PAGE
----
In Conflict, A Soldiers' Play
"Army strong. Direction weak." That slogan could advertise In Conflict, a play adapted and directed by Douglas C. Wager from Yvonne Latty's book, which re-creates interviews with members of the Marine Corps, U.S. Army, and National Guard—all veterans of Iraq. Not surprisingly, the soldiers' actual testimony strikes the ear as more poignant and potent than most fictional treatments of the war (plays such as Embedded, Guardians, Sand, Palace of the End, etc.).
Wager doesn't trust the script's theatricality. He allows his cast—a game group of Temple University students—to present the monologues somewhat straightforwardly. Yet he fills the spaces between with embarrassing interstices: While the lights glow blue, green, and purple, the actors tote mess trays, perform quick-time marches, portray limping patients at Walter Reed, or content themselves with running and screaming. Bathetic music or video often plays.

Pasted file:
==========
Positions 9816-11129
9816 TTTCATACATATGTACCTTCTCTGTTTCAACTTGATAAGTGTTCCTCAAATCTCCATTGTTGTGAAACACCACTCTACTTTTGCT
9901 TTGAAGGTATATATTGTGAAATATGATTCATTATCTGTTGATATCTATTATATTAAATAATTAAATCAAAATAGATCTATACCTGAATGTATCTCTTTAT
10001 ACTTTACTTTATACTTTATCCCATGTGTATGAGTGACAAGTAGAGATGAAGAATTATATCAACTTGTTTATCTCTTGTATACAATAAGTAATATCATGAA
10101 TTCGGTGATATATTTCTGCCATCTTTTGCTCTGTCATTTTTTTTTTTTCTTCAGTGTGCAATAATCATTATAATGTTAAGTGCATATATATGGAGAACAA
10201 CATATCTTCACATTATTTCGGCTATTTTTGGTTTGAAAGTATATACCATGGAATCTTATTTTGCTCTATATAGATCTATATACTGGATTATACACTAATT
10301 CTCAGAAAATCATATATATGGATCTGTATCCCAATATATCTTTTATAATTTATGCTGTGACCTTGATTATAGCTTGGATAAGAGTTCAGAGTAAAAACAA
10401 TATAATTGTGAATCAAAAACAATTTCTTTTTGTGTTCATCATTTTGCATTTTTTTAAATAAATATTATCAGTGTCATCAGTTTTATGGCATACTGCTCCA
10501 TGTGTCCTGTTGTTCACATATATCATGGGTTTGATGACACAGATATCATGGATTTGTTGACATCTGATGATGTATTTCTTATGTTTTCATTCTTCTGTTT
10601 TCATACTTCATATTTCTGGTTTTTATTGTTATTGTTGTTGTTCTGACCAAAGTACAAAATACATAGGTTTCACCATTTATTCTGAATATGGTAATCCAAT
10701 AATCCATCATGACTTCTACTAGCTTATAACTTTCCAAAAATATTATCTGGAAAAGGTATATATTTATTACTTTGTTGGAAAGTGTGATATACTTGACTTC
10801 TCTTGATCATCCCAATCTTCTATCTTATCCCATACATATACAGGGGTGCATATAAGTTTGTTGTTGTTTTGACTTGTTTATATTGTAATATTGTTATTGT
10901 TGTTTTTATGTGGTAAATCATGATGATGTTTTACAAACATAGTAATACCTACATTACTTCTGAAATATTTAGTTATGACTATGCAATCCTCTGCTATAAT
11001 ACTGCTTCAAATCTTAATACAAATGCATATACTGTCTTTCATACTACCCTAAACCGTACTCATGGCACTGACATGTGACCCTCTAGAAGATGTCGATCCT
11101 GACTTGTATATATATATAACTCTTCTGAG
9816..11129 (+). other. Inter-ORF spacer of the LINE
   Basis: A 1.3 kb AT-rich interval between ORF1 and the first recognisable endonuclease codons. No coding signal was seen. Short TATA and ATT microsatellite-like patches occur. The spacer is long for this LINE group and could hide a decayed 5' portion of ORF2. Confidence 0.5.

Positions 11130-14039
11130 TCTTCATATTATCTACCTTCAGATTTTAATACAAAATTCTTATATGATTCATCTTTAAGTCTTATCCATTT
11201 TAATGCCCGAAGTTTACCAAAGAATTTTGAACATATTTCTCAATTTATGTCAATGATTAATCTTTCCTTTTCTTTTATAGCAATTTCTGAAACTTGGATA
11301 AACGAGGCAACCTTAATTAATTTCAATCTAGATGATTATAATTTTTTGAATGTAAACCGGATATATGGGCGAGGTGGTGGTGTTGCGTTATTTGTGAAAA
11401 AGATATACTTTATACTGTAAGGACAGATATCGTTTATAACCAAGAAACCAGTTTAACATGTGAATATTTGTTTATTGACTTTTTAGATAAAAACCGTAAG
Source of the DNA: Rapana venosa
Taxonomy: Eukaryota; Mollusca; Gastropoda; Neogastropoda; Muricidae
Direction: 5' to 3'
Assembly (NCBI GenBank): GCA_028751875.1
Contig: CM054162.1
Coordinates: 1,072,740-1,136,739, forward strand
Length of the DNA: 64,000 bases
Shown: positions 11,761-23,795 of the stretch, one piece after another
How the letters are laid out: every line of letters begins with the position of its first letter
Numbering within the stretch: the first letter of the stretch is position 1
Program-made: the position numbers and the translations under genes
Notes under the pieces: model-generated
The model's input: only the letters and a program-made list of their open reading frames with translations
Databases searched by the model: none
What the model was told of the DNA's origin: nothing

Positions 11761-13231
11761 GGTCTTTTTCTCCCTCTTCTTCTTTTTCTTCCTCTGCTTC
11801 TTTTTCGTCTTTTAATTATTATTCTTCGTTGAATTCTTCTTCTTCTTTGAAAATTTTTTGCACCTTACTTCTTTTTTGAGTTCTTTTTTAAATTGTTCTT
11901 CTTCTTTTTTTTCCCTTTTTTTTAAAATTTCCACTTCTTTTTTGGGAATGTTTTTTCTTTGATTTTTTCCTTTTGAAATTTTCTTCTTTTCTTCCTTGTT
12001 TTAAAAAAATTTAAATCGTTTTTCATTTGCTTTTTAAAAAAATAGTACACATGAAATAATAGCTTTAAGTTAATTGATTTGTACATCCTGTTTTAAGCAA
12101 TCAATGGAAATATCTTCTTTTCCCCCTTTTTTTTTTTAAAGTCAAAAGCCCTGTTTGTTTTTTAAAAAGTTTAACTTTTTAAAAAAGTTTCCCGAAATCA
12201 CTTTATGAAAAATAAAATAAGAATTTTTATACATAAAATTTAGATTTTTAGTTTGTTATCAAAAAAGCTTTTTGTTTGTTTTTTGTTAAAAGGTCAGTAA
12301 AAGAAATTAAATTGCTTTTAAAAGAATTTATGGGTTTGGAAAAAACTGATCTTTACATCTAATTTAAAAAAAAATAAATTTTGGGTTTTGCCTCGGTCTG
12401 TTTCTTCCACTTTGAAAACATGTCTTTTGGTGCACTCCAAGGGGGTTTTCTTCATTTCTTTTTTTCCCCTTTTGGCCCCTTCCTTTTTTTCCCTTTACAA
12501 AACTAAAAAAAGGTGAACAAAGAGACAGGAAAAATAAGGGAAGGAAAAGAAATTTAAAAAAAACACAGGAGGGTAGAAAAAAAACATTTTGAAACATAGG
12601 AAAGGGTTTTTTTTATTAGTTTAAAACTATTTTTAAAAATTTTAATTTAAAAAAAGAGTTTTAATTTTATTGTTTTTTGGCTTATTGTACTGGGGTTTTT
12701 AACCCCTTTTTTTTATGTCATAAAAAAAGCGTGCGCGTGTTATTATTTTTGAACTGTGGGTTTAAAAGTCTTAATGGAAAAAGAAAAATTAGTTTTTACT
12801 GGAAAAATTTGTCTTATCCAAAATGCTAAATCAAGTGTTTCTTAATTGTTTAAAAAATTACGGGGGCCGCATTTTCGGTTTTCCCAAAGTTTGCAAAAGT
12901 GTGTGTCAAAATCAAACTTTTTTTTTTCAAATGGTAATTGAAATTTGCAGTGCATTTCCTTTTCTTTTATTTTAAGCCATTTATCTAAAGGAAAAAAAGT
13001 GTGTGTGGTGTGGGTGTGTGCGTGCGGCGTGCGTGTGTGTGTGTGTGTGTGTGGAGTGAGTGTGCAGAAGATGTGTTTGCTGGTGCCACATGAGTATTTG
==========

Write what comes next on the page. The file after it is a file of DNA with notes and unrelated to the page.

Like many a Culture Project show, the production exudes an air of worthiness and complacency that leaves its audience unchallenged. The evening does include interviews with vets who support the war, but many of the speakers have choice words for the Bush administration, which they deliver while displaying the markers of post-traumatic stress disorder or terrible injuries. Small wonder that the military has discarded the motto "Be all you can be."
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